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Contractors - what type and what does each one do


The terms contractor, independent contractor and subcontractor get thrown around a lot, but have you ever wondered what each of these terms really mean?

While there are subtle differences between them, in the right circumstances, you can be all three at the same time.

Independent contractors

Independent contractors run their own business and are hired to do a set task or tasks based on certain terms within a contract. Independent contractors generally use their own processes, tools and methods to complete the work. They can delegate or subcontract some of the tasks if they need, and can work for a number of different clients at the same time.

It's important to understand the difference between an independent contractor and an employee, as this can affect things like tax obligations, insurance obligations, and leave entitlements.

Check out our Independent contractors decision tool to work out if you or your worker is an independent contractor or an employee.


A subcontractor is an independent contractor that's hired by another independent contractor to help them complete their contracted work.

For example:

Mary is looking to build a house. Mary contracts Jon to build the house for her. Jon is a general contractor. However, Jon doesn't do all of the work himself, he contracts Barry to help with laying the foundation of the house. As Barry is contracted by Jon, and not Mary, Barry is a subcontractor under Jon.

There can also be second-tier subcontractors, where an individual or business is contracted by subcontractors to do work.


A contractor describes a person, business or organisation that enters into a contract with another person, business or organisation for work, usually at a fixed price.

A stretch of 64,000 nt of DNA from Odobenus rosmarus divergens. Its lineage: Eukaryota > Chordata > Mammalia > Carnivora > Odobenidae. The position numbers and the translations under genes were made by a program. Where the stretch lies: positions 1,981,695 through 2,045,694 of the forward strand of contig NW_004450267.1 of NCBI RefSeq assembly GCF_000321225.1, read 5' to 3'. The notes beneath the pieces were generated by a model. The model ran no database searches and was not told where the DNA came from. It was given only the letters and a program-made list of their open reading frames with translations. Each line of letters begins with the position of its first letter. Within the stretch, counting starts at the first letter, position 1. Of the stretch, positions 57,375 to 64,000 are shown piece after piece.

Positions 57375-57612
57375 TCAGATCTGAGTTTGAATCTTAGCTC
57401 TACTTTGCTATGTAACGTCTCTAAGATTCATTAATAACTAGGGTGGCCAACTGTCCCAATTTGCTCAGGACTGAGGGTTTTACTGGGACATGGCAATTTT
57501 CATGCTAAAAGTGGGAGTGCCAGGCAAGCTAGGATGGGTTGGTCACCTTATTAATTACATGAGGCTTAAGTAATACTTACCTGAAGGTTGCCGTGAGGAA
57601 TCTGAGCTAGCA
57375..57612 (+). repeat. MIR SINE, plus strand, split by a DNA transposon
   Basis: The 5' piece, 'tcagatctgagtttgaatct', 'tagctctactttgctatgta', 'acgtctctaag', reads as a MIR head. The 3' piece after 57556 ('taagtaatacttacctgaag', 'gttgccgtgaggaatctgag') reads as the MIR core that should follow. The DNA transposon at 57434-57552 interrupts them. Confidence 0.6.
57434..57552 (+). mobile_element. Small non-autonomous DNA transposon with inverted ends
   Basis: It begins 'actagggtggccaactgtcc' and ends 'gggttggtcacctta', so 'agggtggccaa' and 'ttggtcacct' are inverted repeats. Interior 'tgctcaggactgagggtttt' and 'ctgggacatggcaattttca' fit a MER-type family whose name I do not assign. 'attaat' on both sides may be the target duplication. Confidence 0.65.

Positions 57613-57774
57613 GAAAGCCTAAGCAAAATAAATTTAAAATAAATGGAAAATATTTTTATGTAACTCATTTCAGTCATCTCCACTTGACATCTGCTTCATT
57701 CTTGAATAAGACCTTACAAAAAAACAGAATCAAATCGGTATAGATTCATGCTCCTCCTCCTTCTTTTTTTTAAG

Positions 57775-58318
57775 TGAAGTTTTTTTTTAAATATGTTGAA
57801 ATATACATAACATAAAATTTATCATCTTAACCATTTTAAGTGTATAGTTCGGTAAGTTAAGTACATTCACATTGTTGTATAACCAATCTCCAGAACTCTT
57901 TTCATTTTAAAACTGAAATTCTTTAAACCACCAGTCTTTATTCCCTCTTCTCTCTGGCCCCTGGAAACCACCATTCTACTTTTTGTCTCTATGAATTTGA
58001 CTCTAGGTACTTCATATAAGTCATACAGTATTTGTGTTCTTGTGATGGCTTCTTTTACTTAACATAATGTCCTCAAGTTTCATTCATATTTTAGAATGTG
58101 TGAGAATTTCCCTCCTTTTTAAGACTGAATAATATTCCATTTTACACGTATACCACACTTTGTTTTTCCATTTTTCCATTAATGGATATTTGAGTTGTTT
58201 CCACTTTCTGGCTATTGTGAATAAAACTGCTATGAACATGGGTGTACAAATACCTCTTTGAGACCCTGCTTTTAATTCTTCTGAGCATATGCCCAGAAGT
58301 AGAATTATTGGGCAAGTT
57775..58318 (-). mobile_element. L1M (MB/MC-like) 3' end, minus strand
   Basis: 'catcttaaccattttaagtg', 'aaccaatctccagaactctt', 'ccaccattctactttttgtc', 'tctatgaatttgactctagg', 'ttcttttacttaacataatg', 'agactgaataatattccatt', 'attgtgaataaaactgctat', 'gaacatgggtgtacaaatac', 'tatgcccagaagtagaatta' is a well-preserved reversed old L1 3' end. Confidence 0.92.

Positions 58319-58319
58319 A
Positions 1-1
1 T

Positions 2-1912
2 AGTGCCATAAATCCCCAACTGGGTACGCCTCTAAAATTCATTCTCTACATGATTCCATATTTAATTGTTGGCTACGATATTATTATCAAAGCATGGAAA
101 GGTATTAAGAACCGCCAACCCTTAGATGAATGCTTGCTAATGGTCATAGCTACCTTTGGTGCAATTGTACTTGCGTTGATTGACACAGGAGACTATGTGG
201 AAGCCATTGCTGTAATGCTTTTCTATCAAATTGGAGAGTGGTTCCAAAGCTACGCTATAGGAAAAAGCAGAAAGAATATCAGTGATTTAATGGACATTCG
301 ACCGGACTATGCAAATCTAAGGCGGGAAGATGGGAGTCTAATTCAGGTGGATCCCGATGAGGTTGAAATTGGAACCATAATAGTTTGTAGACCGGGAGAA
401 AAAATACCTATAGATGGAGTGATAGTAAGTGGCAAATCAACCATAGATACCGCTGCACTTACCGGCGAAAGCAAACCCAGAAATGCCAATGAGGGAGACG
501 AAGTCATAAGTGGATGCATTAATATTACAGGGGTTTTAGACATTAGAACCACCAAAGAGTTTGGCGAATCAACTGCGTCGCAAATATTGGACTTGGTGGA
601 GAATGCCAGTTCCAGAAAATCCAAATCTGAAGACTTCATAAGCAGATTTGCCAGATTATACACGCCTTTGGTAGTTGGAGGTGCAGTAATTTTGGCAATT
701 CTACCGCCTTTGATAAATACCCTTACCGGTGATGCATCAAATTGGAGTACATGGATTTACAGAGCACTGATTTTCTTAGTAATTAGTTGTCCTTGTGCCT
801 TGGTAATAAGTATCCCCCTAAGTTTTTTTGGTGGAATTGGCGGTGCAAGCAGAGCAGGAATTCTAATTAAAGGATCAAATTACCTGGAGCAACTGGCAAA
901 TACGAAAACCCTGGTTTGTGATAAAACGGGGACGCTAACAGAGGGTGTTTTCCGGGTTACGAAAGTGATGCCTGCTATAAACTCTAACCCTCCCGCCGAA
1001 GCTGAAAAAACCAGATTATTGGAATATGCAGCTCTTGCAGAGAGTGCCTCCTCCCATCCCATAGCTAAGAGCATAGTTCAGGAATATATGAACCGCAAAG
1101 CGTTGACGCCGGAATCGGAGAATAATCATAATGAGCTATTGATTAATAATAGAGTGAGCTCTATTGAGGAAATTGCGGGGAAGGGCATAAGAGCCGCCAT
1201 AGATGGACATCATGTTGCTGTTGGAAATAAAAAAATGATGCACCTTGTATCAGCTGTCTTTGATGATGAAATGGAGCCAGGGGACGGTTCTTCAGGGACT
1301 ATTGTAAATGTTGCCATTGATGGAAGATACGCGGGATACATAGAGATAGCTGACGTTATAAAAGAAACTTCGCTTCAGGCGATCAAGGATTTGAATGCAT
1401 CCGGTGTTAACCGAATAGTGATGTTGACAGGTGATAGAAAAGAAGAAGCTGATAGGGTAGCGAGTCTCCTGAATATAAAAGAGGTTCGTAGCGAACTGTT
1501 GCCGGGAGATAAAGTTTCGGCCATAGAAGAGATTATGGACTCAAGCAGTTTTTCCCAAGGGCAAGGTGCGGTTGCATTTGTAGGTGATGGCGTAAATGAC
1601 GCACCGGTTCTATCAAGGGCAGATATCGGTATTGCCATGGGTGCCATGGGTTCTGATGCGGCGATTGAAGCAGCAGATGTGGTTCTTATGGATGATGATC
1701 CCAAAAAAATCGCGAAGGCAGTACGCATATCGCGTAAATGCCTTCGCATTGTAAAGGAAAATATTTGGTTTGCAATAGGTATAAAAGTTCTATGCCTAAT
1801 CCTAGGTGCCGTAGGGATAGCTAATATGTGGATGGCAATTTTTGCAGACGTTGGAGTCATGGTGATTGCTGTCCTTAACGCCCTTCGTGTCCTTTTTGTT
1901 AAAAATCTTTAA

Independent contractors and subcontractors can both be described as a form of contractor. Contractor is simply a shortened form of the words, and is used informally.

Rights and responsibilities

Whether you're a general contractor or a subcontractor, your rights and responsibilities as an independent contractor remain the same. However, if you are hiring a subcontractor, you will need to fulfil any obligations you may have as a hirer (usually included within the terms of the contract).

To find out more about your entitlements and obligations, check out our Independent contractors topic.

Contractors and employees

Compared to contractors, employees have very different rights and obligations. Employees are generally:

  • paid a wage
  • have set hours of work
  • entitled to paid holiday leave and sick leave
  • entitled to superannuation.

Because employees have certain rights that contractors aren't entitled to, sometimes employers try to disguise an employee as an independent contractor, to avoid having to provide them with their entitlements. This is known as sham contracting and is illegal.

If you are an independent contractor, but you believe you should actually be an employee, check the Fair Work Ombudsman website for more information on what you can do.

It's important to note that even if you have an ABN, that doesn't automatically make you a contractor.

This is general information only and should not be relied upon as financial product advice. You should seek independent advice before taking any product or service.

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